In order to save lives and ensure access to protection and durable solutions, UNHCR continued the evacuations of vulnerable refugees and asylum-seekers in Libya to Niger and Rwanda through the Emergency Transit Mechanisms (ETM), as well as the humanitarian corridor to Italy. From January to September 2022, 179 vulnerable individuals departed to Niger and 455 to Rwanda, where resettlement to a third country is the main solution available. UNHCR will advocate for increased resettlement quotas from the ETMs to enable solutions to keep pace with evacuations, as well as for increased resettlement places directly from Libya.  


Irregular sea movements from Libya and Tunisia are expected to increase in 2023, while maritime movements from North-west Africa may also increase due to insufficient access to regular, safe and orderly pathways. This trend will be fed by increasing numbers of asylum-seekers, refugees and migrants arriving in North Africa in 2023 and a significant number will again attempt to reach Europe. Increasing numbers of North African nationals (notably Egyptians, Moroccans and Tunisians) are also expected to attempt this perilous crossing.  


From January to September 2022, irregular sea arrivals to Italy, Malta, and Spain along the Central and Western Mediterranean routes as well as the North-west Africa maritime route numbered 80,437. This represents a 19% increase compared with the same period in 2021. Arrivals to Italy alone increased by 49% in 2022, while arrivals to Spain decreased by 22% (57% of arrivals recorded in Spain in the first nine months of 2022 were in the Canary Islands). Only 283 people had arrived in Malta as of September 2022. 


In the first nine months of 2022, 1,157 people are known to have lost their lives or gone missing in the Mediterranean Sea, with an additional estimated 368 victims along the North-west Africa maritime route. This adds to the toll of 1,963 people reported dead or missing at sea along the Central and Western Mediterranean Sea in 2021.  


In 2022, as of the end of September, 36,376 people had been disembarked in Libya, Tunisia, Algeria and Mauritania. This represents respective decreases of 34% in Libya and Algeria, and a 7% increase in Tunisia compared to the same period in 2021. UNHCR continues to advocate that Libya is not place of safety for the purpose of disembarkation following rescue at sea.  


In 2023, UNHCR will maintain strong engagement and support to the AU-EU-UN Tripartite Taskforce in common efforts to save and protect the lives of refugees and migrants along the mixed movements routes and inside Libya. More broadly, the Office will work with regional structures and diplomatic missions on priorities related to the management of mixed movements in the context of the Khartoum and Rabat processes, under the Joint Valletta Action Plan.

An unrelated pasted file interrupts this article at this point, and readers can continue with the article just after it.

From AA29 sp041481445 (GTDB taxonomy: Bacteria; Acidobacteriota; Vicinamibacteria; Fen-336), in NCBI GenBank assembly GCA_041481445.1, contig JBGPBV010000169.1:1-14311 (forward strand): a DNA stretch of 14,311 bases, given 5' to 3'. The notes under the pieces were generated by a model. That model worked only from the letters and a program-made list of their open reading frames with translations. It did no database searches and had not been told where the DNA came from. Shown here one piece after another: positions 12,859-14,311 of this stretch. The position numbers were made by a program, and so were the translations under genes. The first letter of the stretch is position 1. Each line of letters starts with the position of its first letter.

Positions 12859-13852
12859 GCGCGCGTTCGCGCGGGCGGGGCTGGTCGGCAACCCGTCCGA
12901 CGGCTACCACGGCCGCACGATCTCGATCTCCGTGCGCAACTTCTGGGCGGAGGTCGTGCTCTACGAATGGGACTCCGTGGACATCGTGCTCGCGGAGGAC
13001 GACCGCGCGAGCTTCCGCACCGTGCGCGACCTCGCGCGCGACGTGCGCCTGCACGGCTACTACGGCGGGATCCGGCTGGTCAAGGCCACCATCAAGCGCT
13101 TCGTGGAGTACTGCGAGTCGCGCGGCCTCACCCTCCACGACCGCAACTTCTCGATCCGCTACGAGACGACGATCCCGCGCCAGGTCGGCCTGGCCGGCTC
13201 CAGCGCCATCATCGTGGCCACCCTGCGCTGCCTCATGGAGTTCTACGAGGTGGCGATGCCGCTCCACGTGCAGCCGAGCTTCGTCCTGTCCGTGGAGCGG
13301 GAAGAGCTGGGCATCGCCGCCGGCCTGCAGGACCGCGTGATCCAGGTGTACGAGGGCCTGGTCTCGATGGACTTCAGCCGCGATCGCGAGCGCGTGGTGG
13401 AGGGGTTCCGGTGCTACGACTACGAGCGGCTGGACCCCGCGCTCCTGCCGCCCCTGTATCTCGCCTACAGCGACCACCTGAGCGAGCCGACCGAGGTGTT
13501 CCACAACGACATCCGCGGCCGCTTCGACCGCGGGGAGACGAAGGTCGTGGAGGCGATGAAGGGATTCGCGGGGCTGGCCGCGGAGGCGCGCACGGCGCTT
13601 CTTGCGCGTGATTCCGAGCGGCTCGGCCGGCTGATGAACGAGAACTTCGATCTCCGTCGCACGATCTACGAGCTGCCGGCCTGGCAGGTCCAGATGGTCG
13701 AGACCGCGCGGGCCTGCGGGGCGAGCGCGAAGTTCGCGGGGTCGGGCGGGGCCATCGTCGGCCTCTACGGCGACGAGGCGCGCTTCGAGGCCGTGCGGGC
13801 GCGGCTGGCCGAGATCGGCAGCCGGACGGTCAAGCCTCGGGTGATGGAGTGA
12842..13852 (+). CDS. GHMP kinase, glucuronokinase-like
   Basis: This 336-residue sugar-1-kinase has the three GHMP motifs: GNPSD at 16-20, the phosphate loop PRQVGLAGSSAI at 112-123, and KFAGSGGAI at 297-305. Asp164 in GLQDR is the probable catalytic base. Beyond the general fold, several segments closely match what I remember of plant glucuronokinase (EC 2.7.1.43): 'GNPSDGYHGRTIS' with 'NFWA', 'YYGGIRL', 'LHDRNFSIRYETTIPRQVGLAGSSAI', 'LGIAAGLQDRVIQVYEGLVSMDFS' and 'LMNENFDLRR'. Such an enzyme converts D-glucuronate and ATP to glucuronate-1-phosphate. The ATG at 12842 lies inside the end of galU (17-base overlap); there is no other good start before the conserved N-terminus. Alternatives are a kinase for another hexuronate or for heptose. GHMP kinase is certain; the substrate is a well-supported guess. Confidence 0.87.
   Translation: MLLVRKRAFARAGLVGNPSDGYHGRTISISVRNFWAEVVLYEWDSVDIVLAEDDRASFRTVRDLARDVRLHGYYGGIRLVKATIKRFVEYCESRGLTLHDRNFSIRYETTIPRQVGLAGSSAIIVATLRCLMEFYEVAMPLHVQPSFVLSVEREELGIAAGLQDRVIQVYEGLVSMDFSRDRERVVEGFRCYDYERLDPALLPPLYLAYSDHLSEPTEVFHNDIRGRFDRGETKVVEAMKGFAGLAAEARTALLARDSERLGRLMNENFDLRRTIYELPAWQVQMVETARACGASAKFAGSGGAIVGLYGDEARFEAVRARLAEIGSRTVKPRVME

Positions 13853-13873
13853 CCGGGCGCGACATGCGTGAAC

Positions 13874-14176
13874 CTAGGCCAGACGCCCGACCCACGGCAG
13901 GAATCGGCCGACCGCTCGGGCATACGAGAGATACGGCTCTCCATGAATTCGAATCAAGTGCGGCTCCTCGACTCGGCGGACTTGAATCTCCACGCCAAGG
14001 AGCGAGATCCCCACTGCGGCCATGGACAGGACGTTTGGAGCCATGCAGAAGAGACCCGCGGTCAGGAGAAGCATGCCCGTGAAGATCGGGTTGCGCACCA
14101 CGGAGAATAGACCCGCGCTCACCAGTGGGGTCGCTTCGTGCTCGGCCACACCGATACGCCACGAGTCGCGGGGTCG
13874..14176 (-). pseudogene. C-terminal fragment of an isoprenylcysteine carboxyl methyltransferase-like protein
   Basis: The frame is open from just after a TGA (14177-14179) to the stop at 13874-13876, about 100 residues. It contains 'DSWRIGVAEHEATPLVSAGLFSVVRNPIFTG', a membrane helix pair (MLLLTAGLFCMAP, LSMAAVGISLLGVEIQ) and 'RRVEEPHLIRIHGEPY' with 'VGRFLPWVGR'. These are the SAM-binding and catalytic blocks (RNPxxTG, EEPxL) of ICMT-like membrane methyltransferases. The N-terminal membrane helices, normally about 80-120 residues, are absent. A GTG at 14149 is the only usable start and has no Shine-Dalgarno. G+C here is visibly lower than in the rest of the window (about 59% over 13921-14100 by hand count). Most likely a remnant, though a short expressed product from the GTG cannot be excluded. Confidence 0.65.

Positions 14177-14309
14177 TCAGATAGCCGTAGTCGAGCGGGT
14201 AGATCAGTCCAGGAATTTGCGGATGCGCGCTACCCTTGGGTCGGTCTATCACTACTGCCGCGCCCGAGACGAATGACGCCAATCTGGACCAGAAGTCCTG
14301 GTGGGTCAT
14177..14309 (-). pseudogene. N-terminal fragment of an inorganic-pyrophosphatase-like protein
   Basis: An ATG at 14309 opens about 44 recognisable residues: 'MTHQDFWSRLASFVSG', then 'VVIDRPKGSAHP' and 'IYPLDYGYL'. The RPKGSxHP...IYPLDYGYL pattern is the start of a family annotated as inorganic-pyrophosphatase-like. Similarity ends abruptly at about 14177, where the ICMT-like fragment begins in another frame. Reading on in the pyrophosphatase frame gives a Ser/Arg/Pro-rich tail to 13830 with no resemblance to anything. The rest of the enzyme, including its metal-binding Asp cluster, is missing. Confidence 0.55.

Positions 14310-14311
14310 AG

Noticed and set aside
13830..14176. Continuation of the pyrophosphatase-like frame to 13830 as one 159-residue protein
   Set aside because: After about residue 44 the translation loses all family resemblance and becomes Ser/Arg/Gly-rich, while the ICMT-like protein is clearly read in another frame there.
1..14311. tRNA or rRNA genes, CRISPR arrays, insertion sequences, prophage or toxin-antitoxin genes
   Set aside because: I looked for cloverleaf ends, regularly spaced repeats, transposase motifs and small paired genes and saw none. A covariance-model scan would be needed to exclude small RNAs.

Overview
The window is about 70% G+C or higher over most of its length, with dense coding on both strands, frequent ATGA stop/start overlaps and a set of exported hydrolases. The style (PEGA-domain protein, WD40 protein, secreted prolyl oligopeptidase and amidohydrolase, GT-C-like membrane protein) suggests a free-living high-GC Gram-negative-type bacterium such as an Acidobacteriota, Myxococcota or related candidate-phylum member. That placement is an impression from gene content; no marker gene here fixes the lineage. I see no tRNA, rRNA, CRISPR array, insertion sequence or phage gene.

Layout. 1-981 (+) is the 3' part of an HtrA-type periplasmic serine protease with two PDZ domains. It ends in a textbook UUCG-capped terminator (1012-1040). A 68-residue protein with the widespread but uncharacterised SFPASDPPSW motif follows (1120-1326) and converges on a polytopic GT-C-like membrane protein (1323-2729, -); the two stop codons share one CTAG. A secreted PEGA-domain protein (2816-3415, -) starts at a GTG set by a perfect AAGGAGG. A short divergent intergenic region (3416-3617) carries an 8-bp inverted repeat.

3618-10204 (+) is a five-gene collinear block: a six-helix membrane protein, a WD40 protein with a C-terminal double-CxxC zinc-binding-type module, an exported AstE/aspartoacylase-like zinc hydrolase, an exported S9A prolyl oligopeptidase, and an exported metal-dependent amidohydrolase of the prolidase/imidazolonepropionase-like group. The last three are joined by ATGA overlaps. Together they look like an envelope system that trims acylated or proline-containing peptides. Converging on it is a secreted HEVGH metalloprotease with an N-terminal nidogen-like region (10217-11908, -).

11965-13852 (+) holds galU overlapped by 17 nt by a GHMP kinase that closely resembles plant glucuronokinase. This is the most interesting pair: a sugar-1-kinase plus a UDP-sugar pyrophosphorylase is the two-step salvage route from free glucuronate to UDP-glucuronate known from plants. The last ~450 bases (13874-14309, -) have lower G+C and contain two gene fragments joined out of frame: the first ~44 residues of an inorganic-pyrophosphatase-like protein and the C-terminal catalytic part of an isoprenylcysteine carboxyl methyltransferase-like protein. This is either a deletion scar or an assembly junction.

African States, the African Union and Regional Economic Communities may make modest advances with free movement regimes, but the gap between policy declaration and implementation will likely persist. Comprehensive action is urgently needed on the part of States to lead the humanitarian development-linked responses to the effective management of mixed movements in order to address the root causes of displacement. 


In North Africa, UNHCR will strengthen efforts to secure access to, and identify people with, international protection needs in the context of mixed movements. It will increase outreach and communication with communities on the risks associated with dangerous onward journeys and advise on access to protection and assistance already available where people are. UNHCR will promote viable alternatives to onward dangerous journeys, including through socioeconomic inclusion, access to livelihood opportunities and the use of safe and legal pathways. The Office will also strengthen partnerships with IOM and other key organizations to enhance data and analysis of protection needs in mixed movements and inform operational responses.  


In West and Central Africa, UNHCR will reinforce national protection and asylum systems in coastal countries to provide meaningful alternatives to dangerous onward movements. It will strengthen community-based identification and referral mechanisms along key routes and address basic needs in countries of asylum hosting large numbers of displaced populations, such as Chad. It will also continue its contribution to the inter-agency protection monitoring Project 21 covering Burkina Faso, Cameroon, Chad, Mali and Niger to generate joint protection analyses and document needs, gaps and risks, and inform protection programming in areas affected by conflict and forced displacement.